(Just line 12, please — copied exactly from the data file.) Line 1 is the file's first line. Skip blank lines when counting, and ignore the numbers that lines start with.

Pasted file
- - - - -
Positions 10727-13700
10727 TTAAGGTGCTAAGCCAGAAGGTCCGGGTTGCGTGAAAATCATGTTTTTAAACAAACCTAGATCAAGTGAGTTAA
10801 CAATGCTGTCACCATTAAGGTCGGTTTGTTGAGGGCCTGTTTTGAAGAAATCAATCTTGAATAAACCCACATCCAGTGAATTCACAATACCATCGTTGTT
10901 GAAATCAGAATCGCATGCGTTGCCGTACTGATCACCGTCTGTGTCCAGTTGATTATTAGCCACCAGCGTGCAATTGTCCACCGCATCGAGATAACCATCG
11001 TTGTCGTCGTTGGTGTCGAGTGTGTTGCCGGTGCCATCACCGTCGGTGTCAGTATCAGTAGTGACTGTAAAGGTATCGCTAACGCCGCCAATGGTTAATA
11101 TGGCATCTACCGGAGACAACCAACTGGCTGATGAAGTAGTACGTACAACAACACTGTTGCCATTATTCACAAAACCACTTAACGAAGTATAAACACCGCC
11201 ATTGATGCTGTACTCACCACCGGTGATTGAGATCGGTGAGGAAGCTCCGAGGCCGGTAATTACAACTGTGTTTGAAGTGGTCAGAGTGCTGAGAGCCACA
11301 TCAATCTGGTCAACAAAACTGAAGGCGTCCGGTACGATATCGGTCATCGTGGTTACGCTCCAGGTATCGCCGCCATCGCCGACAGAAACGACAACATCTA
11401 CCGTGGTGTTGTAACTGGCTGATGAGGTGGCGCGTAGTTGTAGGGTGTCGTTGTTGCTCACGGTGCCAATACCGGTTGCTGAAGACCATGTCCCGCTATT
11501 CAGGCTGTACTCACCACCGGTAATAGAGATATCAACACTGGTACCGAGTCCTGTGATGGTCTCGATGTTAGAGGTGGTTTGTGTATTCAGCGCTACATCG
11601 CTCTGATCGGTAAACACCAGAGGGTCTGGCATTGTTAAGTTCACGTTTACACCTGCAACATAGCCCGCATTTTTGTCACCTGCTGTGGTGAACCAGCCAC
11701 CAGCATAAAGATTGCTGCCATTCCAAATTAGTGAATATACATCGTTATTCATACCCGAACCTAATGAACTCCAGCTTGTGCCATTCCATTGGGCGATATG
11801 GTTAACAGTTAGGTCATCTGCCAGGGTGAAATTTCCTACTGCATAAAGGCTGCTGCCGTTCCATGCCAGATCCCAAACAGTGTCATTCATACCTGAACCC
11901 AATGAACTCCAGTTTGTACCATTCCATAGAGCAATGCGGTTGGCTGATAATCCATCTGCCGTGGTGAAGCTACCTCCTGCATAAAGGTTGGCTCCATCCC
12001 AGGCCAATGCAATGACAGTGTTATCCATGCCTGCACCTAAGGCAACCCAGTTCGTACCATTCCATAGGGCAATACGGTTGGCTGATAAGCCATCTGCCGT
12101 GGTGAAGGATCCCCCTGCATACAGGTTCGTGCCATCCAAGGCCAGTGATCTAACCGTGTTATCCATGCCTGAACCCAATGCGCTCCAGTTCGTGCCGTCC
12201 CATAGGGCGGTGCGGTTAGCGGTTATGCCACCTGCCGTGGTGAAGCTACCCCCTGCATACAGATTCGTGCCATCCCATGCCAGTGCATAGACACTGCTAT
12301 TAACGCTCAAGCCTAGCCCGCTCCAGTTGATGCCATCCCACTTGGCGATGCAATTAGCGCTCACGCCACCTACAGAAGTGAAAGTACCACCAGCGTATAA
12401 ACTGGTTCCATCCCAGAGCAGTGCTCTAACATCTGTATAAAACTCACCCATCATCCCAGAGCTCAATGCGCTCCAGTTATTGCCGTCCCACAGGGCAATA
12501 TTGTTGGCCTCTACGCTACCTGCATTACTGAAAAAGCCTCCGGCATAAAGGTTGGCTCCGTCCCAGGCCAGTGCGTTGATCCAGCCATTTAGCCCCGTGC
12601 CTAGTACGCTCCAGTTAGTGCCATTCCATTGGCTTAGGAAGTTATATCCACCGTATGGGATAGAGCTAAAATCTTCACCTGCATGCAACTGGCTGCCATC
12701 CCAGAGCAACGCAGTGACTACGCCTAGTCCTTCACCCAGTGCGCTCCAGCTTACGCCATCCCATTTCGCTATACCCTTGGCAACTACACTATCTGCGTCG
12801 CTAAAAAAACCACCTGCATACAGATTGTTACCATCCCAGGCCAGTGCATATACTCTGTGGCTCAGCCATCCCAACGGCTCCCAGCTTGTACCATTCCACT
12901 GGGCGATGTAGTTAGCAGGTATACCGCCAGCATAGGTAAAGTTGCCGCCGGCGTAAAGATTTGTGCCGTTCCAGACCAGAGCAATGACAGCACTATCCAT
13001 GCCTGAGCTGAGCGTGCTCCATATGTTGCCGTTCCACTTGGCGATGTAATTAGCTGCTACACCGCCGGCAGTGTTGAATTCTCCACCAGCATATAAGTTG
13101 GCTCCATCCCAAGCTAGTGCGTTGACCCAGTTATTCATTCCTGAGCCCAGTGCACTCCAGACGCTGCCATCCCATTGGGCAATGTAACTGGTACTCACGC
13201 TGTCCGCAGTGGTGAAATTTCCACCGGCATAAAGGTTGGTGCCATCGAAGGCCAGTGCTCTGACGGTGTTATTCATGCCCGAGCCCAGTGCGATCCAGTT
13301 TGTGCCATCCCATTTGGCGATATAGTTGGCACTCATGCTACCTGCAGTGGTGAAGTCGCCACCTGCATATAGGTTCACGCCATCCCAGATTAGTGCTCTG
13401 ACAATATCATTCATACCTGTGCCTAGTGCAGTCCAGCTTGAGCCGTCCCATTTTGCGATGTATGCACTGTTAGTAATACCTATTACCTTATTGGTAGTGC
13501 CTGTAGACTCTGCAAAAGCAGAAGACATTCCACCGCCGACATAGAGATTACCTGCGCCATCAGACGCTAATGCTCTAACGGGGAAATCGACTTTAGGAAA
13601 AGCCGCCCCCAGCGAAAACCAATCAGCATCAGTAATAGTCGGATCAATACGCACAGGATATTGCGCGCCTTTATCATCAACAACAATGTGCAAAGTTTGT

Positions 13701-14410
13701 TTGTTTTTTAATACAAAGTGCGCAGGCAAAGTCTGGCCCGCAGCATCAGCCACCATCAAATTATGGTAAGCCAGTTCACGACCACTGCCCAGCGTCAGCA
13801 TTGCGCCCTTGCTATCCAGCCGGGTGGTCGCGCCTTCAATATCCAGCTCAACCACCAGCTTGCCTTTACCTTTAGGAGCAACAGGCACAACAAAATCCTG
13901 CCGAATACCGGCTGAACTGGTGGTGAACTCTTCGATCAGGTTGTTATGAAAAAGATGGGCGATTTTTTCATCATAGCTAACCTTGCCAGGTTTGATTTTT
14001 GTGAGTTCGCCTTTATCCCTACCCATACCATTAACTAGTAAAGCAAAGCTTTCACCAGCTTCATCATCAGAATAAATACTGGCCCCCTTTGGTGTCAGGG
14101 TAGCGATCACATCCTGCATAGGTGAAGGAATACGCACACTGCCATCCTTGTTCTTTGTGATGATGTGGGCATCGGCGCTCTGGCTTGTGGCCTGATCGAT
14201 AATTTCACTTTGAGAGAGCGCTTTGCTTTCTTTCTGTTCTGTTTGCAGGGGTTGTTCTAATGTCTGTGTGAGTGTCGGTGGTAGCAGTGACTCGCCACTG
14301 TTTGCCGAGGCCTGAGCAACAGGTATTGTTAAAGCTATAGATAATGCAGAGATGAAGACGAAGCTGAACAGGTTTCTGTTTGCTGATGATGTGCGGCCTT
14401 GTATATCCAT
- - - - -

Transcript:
11701 CAGCATAAAGATTGCTGCCATTCCAAATTAGTGAATATACATCGTTATTCATACCCGAACCTAATGAACTCCAGCTTGTGCCATTCCATTGGGCGATATG